How can we use this data to our advantage?

The obvious answer is to look for lines that seem advantageous based on the data above. A great example of this, is featherweight champ, Jose Aldo taking on Chan Sung Jung. Our model has Aldo as a very heavy favourite, as most people do according to the odds. The one thing that stands out about the odds though, is Aldo sits at 4.47 to 1 to win by decision. Less than half of the featherweight fights we have observed have finished inside the distance and Aldo has only been able to finish 2 of his last 5 opponents. We see some definite value at 4.47 to 1 in betting on Aldo to win via decision. An example of a well adjusted line would be Johnson vs Moraga going the distance sitting at 1.48 to 1. Flyweights generally lack the power to knock each other out and submissions tend to happen less frequently than knockouts (by extrapolating from other divisions), so if anything the line may even be a little low.

Modelling Finish Round

Attempting to model fight lengths has been a frustrating experience. The output of our model is almost always under 2 rounds. It does seem however, there is a correlation between very low round estimates and actual fight finishes. For example, Herman vs Gonzaga was predicted to last less than a single round, which is exactly what happened. Unfortunately, even the aforementioned Aldo vs Jung fight is expected to last half a round as well. At this point, it is a struggle to find fights that are expected to last more than one full round. Modelling round outcomes will continue to be a work in progress as we move forward and collect more data.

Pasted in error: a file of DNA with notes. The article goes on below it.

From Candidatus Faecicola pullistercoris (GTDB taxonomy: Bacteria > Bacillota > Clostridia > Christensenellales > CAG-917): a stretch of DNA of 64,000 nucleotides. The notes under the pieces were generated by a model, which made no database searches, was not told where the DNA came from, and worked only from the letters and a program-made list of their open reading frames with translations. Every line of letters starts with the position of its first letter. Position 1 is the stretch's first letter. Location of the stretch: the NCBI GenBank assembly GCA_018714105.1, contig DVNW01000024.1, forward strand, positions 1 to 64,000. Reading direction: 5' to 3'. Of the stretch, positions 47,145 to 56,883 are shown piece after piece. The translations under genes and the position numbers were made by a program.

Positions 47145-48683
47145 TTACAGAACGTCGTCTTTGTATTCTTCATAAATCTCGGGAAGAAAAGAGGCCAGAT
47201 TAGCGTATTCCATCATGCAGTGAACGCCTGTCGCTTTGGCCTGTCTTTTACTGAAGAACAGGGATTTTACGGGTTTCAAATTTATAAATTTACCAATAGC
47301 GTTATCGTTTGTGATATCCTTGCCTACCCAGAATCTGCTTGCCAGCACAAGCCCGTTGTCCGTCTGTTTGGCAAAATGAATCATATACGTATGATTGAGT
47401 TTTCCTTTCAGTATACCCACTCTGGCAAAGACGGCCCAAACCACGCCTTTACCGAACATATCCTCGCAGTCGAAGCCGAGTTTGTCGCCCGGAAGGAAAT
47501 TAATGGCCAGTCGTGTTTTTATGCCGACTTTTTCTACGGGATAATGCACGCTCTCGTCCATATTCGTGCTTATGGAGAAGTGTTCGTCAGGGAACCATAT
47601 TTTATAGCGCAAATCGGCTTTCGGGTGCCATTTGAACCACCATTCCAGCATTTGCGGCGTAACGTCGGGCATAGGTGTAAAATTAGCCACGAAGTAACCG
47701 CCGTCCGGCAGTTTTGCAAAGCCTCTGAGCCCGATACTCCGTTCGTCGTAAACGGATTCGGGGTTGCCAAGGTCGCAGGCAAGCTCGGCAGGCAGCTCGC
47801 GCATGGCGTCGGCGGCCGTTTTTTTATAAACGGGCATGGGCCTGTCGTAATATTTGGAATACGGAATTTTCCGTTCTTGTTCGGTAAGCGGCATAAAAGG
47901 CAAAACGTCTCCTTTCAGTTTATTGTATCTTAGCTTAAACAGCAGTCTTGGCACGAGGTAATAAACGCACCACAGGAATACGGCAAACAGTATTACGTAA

Modelling TKO/KO Outcomes

Predicting fights that end in TKO/KO seems to be a bit more reliable. For example, Gonzaga vs Herman at UFC 162 was predicted to end in TKO/KO 62% of the time. Pierce vs Mitchell at the same event was predicted to have someone lying on the canvas 46% of the time. Kennedy vs Gracie was expected to end in TKO/KO just 20% of the time. The preliminary results of attempting to predict fights that end via KO or TKO seems promising. When Rory MacDonald takes on Jake Ellenberger, we project the fight to end in TKO/KO just 22% of the time. Machida vs Davis at UFC 163, on the other hand is expected to end in TKO/KO over 40% of the time.